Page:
Gambling

Scott Spradling, Fix It Now member, and Jim Rubens, Granite State Coalition Against Expanded Gambling. This issue has been updated by LFDA editors.

Some forms of gambling have been permitted in New Hampshire since 1933, when pari-mutuel betting began, followed by the opening of the Rockingham Park horse track and later the Seabrook dog track.*

We were the first state to have a lottery, which was established in 1964, and in 2010 it generated net revenue of $66 million.

State revenue for gambling goes towards education programs, and since our official lottery began over $1.3 billion has been generated for this purpose.

New Hampshire also permits several other forms of gambling, such as bingo and poker, with a portion of proceeds benefitting charities. An undetermined number of residents also gamble online on illegal gambling websites that are not state regulated.

To deal with the state's budgetary stresses, worsened by the recent recession, several bills were introduced in the Legislature during the 2009 ' 2012 sessions to legalize video slot machines at race tracks (racinos), certain hotels and resorts, or at state-owned facilities. None of the bills passed in the Legislature, but the issue is still hotly debated because of continuing state budget problems.

A gaming commission formed by then-Gov. John Lynch in 2009 studied the issue for several months and reached the following conclusions in its final report:

  • Expanded gaming would generate additional revenues and economic activity, but it would also generate additional societal and economic costs. 
  • Expansion will increase the number of problem gamblers.
  • Proliferation of gaming is a concern, but one with no clear solution.
  • New Hampshire needs to review its regulation of gaming.
  • A data-driven, proactive analysis about the impact of expanded legalized gaming on the state's image and brand is needed in order to better determine and manage potential risks and opportunities.

Recent Developments

As part of the budget compromise in June 2013, the House and Senate convened the Gaming Regulatory Oversight Authority to study and recommend a regulatory structure for gambling.  On December 9, 2013 the Authority revealed a 2014 bill, HB 1633, that included a regulatory structure and the authorization for a 5,000-slot casino.  Despite the significant effort legislators dedicated to HB 1633, the House killed the bill in March 2014.  The House also killed all other expanded gambling proposals. In 2015, Sen. Lou D'Allesandro sponsored SB 113, a bill that would authorize two casinos in New Hampshire.  It was ultimately killed by the house. HB 169, a bill that raises limits on some types of bets in poker and other games of chance, was signed by Gov. Maggie Hassan in June 2015. 

Check out our exclusive podcast here, in which Sen. Lou D'Allesandro and Jim Rubens debate the pros of cons of casino gambling in New Hampshire.  Click here to see a Facebook conversation with Sen. Lou D'Allesandro about expanded gambling.

*A law banning live dog racing was passed in 2010.

PROS & CONS

"For" Position

By Scott Spradling

The state needs the revenue and the alternatives are worse:

  • Our legislature began work on our state budget for the next fiscal biennium (2010-2011) facing a budget deficit from existing taxes and expenses estimated at $400 million to $500 million. The final approved and balanced budget included numerous tax increases and spending cuts, but also significant one-time benefits that will go away next time around.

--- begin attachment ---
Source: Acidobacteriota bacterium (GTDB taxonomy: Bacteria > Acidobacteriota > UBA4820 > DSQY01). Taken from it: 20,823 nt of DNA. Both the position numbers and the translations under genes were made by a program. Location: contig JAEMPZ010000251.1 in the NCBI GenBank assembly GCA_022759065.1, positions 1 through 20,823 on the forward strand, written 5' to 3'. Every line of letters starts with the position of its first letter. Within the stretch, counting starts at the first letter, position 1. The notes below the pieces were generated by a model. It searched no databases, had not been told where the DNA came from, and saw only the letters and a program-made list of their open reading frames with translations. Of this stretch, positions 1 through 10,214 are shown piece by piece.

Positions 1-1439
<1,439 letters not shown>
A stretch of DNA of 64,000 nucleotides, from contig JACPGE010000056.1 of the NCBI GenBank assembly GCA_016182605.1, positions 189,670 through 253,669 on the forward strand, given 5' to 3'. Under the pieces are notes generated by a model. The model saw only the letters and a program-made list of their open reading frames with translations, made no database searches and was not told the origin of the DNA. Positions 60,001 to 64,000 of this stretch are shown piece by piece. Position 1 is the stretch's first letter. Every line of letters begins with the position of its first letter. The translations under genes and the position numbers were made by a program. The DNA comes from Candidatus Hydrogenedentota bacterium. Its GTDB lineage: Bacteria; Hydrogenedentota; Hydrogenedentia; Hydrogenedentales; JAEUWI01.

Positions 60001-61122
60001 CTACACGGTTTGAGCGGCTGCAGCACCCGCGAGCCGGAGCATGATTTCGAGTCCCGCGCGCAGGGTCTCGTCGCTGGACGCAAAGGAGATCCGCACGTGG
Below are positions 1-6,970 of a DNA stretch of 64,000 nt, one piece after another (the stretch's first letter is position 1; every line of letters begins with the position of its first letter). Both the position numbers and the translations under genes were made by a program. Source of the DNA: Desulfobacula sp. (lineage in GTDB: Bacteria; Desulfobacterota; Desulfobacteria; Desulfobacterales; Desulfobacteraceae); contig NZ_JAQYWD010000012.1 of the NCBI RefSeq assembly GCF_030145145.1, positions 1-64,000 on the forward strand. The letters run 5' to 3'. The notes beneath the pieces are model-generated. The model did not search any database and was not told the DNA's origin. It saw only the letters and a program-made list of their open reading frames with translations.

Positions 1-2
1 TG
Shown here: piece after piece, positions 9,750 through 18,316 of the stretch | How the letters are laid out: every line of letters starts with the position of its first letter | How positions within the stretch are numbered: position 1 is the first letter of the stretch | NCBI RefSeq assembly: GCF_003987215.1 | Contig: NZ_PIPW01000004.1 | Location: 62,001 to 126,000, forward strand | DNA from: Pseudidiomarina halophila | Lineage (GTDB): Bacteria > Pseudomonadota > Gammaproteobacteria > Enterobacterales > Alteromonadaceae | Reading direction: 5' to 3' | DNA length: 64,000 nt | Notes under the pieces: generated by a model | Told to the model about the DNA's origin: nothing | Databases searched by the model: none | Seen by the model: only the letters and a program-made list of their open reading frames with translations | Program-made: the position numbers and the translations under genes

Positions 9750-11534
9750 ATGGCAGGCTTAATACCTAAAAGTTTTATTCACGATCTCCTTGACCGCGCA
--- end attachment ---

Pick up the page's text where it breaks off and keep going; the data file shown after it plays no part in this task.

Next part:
• Expanded gambling has the potential to raise hundreds of millions of dollars and solve our budget problems once and for all without any new taxes (such as a sales or income tax) and without bumping up the rates on the many other taxes we have in the state.
  • Expanded gambling will create lots of new jobs and draw tourists
  • With the current recession, expanded gambling with new licenses will generate a large numbers of good jobs in our state. Millennium Gaming of Nevada proposes to modernize Rockingham Park at a cost of $450 million creating thousands of jobs, and that is just one project.
  • Locating gambling sites in various regions of the state will draw tourists to those areas, and could be a major improvement to the economy of the North Country

The fear of increased crime rates is overblown:

  • The fear that a large increase in crime will accompany expanded gambling is not backed up by the facts. FBI data of 2005 show that the crime rate of Las Vegas is below the comparable rates of cities such as Phoenix, Arizona, Orlando, Florida and Myrtle Beach, South Carolina. In addition, the proposed legislation would devote some of the funds from gambling to recovery programs for problem gamblers.
  • A GAO report in 2000 concluded that "in general, existing data were not sufficient to quantify or define the relationship between gambling and crime'Although numerous studies have explored the relationship between gambling and crime, the reliability of many of these studies is questionable."

"Against" Position

By Jim Rubens

The gambling revenues are overstated and will not solve our state budget problems:

  • Casino tax revenues have not fixed budget problems in other states. Casino states have budget problems no less severe than New Hampshire's and casino revenues are declining nationwide. In fact, racinos may become a tax drain in some states. Rhode Island legislators are considering using taxpayer dollars to buy a bankrupt race track casino there. Maryland passed a racino law and that state, too, is considering using taxpayer money to prop up two bankrupt racetracks - and casino developers have purchased licenses for only half the number of authorized slot machines.